2nd/3rd grade teacher
4th/5th grade teacher
Ohlone Elementary School, Palo Alto, CA
The board game design unit that Michell Yee and Cathy Harkness developed together was a huge success at their elementary school's summer session. We were happy to snag and interview with them for this month's My Classroom feature!
How did you come up with the idea to do a game board design/creation unit?
Cathy: I was initially inspired to do a board game design unit with my summer school students from an idea that came from my husband. He had a job working with children in an after school program, where they were cleaning out their closets at work, and had a bunch of mismatched game pieces to some old board games. They asked the students come up with new games using the old, random pieces, and the students’ creativity was amazing! I knew that I wanted to try something like this with my students.
What were the goals of this unit?
Our primary goal of doing this unit was to have FUN with the students, and collaborate together as teachers. We did this unit as part of a summer school session that we were teaching with 4th graders. Summer school in general has the potential to be a bummer for students, so we knew that we wanted to design a summer experience where the students had fun coming to school each day, but also learned a lot about math, the Engineering Design Process, literacy, teamwork, public speaking, and more! It seemed like a win-win!
Did you have administrative support to try this project?
Our administration is great! Summer School is structured in a way to support this kind of teaching/learning! We are encouraged to incorporate the Design Process into our lessons, collaborate between classrooms, and make lessons and activities that are hands on and fun! It’s so nice to have these opportunities to try out new project ideas that we either don’t “have time for” during the regular school year, or aren’t sure of how we will “fit them into” the academic curricula. Co-teaching this unit during summer school, with the support and backing of our administration, made it a wonderful place to build our confidence as teachers, and realize that this unit is feasible, fun, AND academically rigorous enough to be part of our regular school year.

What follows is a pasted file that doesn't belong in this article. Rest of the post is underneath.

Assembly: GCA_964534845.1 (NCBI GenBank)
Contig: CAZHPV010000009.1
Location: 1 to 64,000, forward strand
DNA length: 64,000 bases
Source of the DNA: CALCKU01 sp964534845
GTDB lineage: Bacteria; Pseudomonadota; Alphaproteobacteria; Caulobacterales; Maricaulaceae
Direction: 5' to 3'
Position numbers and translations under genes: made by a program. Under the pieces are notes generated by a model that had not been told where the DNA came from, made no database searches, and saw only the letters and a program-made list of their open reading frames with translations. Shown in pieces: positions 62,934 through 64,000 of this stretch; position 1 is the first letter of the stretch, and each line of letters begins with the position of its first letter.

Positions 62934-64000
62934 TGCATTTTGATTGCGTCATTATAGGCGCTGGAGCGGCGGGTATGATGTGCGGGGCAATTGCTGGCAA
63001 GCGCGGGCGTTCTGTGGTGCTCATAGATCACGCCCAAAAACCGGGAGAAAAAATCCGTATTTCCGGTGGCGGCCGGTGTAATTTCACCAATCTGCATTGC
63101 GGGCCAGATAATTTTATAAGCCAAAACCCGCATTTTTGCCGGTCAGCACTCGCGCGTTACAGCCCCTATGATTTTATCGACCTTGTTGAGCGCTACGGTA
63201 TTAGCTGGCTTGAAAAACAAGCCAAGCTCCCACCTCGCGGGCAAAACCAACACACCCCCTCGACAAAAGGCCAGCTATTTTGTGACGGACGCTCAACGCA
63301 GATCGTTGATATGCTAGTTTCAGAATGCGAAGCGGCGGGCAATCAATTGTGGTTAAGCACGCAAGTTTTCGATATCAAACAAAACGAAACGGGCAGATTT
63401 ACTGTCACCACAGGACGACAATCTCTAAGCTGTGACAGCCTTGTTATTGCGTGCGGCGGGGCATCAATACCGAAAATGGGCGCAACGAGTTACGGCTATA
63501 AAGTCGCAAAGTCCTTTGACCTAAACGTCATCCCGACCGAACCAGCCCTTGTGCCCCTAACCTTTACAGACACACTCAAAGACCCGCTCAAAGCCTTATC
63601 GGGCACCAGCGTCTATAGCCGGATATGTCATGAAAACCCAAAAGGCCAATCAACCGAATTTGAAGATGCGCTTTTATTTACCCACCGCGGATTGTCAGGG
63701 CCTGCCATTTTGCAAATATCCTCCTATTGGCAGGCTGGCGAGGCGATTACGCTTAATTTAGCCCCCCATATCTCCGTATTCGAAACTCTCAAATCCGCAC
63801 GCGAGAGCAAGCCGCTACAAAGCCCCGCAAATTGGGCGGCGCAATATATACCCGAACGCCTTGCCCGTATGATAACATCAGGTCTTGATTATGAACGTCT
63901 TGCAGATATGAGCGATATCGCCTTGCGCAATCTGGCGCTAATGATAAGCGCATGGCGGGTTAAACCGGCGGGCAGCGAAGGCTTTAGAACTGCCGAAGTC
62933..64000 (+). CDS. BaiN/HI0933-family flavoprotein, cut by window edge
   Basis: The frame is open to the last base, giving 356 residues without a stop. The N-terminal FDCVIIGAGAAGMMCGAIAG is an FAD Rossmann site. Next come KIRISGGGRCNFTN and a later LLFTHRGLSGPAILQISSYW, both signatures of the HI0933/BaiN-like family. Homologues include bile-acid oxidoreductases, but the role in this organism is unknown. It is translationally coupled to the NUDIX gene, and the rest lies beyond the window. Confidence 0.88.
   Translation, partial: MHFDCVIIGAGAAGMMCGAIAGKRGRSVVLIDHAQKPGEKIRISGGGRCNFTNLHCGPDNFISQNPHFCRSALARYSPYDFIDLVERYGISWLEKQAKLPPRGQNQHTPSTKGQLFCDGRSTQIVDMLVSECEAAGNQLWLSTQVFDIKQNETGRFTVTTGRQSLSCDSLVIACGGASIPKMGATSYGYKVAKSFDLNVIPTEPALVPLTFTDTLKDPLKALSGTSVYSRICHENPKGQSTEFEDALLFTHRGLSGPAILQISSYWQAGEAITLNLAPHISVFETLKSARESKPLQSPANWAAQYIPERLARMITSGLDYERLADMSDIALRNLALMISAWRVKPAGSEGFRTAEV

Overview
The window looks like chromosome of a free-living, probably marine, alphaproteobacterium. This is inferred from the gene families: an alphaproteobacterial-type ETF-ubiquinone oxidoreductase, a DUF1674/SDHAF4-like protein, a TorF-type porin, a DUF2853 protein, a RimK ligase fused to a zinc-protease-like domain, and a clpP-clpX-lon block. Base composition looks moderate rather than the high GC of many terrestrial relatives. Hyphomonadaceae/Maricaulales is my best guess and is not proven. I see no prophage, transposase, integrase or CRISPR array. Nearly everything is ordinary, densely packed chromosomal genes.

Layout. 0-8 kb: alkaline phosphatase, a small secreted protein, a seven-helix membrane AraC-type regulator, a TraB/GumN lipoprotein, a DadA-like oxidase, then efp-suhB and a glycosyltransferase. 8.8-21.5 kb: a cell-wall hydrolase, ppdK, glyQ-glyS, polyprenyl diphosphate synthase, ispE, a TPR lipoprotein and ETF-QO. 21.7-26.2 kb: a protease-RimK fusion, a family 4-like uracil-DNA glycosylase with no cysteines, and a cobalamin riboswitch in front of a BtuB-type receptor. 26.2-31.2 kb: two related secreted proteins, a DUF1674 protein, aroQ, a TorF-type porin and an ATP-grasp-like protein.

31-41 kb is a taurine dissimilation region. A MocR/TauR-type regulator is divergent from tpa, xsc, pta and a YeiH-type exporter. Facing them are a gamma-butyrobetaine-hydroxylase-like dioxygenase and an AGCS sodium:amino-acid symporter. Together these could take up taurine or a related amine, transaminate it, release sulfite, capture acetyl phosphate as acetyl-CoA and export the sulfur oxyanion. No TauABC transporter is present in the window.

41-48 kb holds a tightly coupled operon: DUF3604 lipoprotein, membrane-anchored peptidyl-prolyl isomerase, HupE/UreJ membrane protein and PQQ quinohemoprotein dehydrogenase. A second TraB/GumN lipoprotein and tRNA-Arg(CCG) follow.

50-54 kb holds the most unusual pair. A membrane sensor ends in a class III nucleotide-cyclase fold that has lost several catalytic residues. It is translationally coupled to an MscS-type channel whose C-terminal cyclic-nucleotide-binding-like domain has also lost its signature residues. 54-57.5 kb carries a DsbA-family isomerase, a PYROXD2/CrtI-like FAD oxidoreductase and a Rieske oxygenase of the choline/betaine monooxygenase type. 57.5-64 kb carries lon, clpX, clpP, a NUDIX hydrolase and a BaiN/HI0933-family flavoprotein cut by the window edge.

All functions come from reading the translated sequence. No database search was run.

Why is play important?
Cathy: There are so many reasons why play is important! First and foremost, I believe that kids (not to mention adults) don’t play enough anymore. So many of the kids I know spend most of their free time either in structured activities, or on screens. The research seems to show that unstructured play time enhances creativity, strengthens social-bonds and cognitive development, creates empathy, and the list goes on... Look up anything by Dr. Stuart Brown to become inspired to play more, and add it into your lesson planning!
Michelle: the students were so excited about their games and wanting to play them with others that some chose to work on them at home. Without the play element, kids don’t often assign themselves homework!
How does creativity and play factor into your teaching during the “regular” school year?
(Cathy):I try to add choice and agency in as many projects as I can with students. Whenever possible I allow them to choose the math game to play, the writing topic of their choice, etc. When students come to me asking if an assignment they’ve done is “ok” or “good enough” I always put it back on them to tell me what they think of their work --what they are happy with and what they would change if they could. I want them to know that their work is not about trying to please an adult, but rather to take pride in what they do, and in creating something meaningful.